Yet Another Portfolio Operating System (YAPOS)
I’m gonna get heat for this. And that’s ok, but someone needs to say it:
No more operating systems as portfolios.
I get it, I do. I mean, I really do. My first portfolio was not the ever-popular Windows 98, nor the sleek indie pick MacOS. Oh no, my first portfolio operating system was IBM’s 1988 GEOS.
I loved the Retro Aesthetic; the big, clunky buttons; the 8-bit font that made me feel like I was sitting on the CLI chatting with Alan Turing himself. But, most of all, I loved the Flex. Surely, no one else has built a GEOS simulator as a portfolio. Surely, this will impress. And the code can even be good too. Modular. I can use React Draggable, define complex windows in terms of smaller components, and express myself while doing it. It’s a perfect weekend project.
As Monday rolled around and my site could give IBM a run for their money, my first thought was “This is so sick! I’ll definitely stand out from the crowd because I’m flexing my frontend and design skillz all at once.”
And then I didn’t… Months, an entire year, went by, and I didn’t hear a peep on my sweet ass GEOS simulator (“emulator” if you want brownie points). My fine-tuned custom résumé — with mathematically perfect padding, strategically placed colored underlines and highlights, using the web design standard of Helvetica Neue — none of it seemed to matter either.
“This can’t be,” I thought. This was a well-designed résumé for a “designing-well” position. It should be a slam dunk. It should draw in recruiters like honey to flies. It shows I can build interactive experiences on the frontend, that I can React™, that I can keep up with the Wes Boses of the world. And then I realized, browsing the web one day (every day, really):
So can everyone else.
Because, in fact, it seems an unavoidable right of passage for eager, young frontend developers to remake some nostalgia trip operating system and nestle away easter eggs, terminal surprises, and pixel perfect SVG replicas of 20 year old GUI icons. You spend hours whittling away on getting
margin-top just right. You’re Jony Ive, you’re Dieter Rams, you’re… forgetting design fundamentals.
What is the Point of a portfolio? To showcase your work. To provide contact information. Perhaps, on the web, to include a (topical) blog where you show, beyond the end products, how you think about your process. Ideally, something you should be aware of in all your projects is certain “design principles.” According to me, good design is:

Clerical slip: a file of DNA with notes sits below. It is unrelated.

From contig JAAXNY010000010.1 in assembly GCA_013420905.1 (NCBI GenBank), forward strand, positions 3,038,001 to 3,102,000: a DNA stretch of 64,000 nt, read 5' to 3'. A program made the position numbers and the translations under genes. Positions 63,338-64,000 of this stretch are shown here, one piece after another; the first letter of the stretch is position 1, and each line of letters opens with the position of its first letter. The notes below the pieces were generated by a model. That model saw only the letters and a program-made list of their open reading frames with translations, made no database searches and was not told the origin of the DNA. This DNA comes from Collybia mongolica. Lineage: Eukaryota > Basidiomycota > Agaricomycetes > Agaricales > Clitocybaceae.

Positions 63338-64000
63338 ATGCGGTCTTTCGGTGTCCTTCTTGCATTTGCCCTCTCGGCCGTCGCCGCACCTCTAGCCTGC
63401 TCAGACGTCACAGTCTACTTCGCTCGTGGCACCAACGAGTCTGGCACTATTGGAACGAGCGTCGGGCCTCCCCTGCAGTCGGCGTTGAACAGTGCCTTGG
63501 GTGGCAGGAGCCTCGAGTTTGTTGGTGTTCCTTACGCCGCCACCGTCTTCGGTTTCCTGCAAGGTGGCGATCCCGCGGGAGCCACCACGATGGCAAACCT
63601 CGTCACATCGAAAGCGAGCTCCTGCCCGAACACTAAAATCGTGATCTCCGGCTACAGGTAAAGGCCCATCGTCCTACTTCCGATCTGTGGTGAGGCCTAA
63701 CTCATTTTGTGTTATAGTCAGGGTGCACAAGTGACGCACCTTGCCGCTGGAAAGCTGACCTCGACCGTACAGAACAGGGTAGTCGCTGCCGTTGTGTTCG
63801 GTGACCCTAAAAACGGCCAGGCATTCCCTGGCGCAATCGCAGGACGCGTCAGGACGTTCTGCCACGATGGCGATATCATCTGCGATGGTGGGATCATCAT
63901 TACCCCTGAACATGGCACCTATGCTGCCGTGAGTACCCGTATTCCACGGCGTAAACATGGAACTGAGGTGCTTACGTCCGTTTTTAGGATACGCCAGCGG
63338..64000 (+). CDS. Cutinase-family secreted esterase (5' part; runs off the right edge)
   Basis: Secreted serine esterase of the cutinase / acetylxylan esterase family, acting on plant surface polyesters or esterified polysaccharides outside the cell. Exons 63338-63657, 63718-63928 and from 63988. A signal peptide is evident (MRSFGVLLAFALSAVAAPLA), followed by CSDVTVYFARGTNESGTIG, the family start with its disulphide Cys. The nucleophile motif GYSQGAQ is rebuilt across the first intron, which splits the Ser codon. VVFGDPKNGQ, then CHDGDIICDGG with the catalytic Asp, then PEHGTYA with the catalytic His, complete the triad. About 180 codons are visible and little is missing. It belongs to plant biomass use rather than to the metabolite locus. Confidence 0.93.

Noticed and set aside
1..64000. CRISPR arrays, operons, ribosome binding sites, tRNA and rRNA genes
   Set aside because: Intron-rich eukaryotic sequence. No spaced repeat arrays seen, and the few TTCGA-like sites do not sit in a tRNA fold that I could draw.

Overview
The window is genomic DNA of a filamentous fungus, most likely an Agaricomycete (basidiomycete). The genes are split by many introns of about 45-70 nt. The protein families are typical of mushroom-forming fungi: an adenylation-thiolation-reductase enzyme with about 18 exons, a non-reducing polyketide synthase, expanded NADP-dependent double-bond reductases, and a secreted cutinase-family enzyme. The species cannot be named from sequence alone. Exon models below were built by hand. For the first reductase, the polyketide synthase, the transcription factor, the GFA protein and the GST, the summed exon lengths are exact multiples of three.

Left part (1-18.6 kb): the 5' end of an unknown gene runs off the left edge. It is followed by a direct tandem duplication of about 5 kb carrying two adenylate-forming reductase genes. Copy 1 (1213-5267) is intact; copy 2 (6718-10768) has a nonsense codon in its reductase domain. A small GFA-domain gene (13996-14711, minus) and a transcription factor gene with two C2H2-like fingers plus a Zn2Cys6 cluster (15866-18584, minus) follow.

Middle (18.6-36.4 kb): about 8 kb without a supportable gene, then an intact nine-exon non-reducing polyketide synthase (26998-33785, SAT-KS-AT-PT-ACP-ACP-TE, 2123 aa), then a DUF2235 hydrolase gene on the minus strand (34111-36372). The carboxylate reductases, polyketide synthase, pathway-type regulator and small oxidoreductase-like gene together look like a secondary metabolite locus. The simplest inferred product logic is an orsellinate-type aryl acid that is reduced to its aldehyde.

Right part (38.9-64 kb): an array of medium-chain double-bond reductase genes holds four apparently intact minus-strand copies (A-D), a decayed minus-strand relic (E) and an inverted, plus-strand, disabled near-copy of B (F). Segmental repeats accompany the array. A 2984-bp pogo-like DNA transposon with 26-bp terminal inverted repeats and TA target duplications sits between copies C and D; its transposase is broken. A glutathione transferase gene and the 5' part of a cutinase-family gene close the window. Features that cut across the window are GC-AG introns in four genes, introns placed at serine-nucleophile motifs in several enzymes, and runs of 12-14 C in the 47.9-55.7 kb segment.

An “operating system as a portfolio” turns up pleasant to 11 and fails everything else.
Now that smartphones account for 50% of our web browsing, it’s common to hear the advice to design “mobile first”: design for constrained environments first and then consider more expansive ones. I’m not gonna say if this is right or wrong, but it’s pretty obvious that having a mobile design is good nowadays, whether that came first in the design process or not doesn’t matter to the end-user.
Windows 98 was not designed “mobile first.” It was designed before smartphones were even A Thing, much less The Thing. MacOS was not designed “mobile first.” (Although, that might change soon with the move towards one unified iOS. But for now, May 2021, no.) They were designed for large, horizontal displays, a mouse, and a keyboard. This influenced their UIs and makes them particularly ill-suited for a mobile world. Knowing this, recognizing the contexts, strengths, and weaknesses of designs, shows that you think critically about your work instead of reaching for whatever tickles your fancy.
Accessibility also means considering users with different needs and backgrounds. Does your MacOS Catalina replica support screen readers? Do you have
aria attributes set for the navigation? What about for the various link hacks you had to use to simulate an operating system in the browser? IBM’s GEOS certainly was not designed to pass the WCAG contrast ratio test, so did you fix that? What about larger text sizes? Does zoom/magnification work properly? These are all things that come easily to a text-based portfolio which need to be painstakingly curated in an OS portfolio.
Of course, it is possible to make these simulations more accessible. You can approximate HTML information hierarchies using semantic HTML, but it requires a lot of effort and begs the question: “Is this the best tool for the job?”
Typical portfolios are simple. You have pages, not modals. You have hamburger menus or navbars, not “Start Menus.” You have links, not React Router Links™. You generally don’t need to worry about browser compatibility. Anything that supports flexbox and maybe night mode styles should render your site roughly identically. It’s very difficult to feel this assurance with a GUI.